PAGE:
If you learn that your spouse is having an affair, one of the first thoughts that may cross your mind is revenge. Naturally, you will want to get back at the woman or man that robbed you of your spouse and decimated your trust in him or her. In some states, those that suffer as the victim of an affair can sue their spouse's lover for compensation under a law known as "alienation of affection."
The concept of alienation of affection is based on the view of marriage as a contract. According to the courts that honor this practice, marriage is a binding legal contract. Those that break that legal contract can be sued for doing so. So this means if your husband's secretary gets too close, if your wife's personal trainer becomes too friendly, there may be grounds for a lawsuit based on breaking a legal contract.
In alienation of affection lawsuits, adultery is not the crime. The crime is the actions that interfered with your marital relationship. In order to prove that a spouse's lover is liable to pay in a lawsuit of this nature, the plaintiff is required to prove:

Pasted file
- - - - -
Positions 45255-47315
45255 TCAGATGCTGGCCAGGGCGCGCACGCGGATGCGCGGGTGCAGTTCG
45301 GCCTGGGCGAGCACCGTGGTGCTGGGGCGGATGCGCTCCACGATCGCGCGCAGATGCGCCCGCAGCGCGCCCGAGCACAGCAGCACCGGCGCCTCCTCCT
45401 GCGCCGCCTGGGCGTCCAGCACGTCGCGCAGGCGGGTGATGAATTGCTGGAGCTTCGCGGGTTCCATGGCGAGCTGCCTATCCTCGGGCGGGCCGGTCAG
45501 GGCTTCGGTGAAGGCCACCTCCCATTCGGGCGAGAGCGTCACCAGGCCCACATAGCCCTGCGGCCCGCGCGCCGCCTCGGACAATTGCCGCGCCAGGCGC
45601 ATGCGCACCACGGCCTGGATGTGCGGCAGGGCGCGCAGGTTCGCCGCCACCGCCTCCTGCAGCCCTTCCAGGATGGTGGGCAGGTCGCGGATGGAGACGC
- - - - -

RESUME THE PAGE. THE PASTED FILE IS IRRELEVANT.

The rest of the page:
- The marriage was happy prior to intervention by the defendant
- The third party is responsible for destroying the marriage
- The third party's intentions were to destroy the marriage
Unfortunately, California does not recognize alienation of affection lawsuits. Currently, only Hawaii, Illinois, Utah, Mississippi, New Mexico, North Carolina, and South Dakota honor these types of marriages. This means in California, you cannot sue your spouse's lover for compensation after terminating the marriage. Still, while not explicitly stated in California law, proving that your spouse did conduct an affair may be of a benefit to you when it comes to deciding spousal support and child custody. Don't hesitate to contact the firm today if you want to learn more!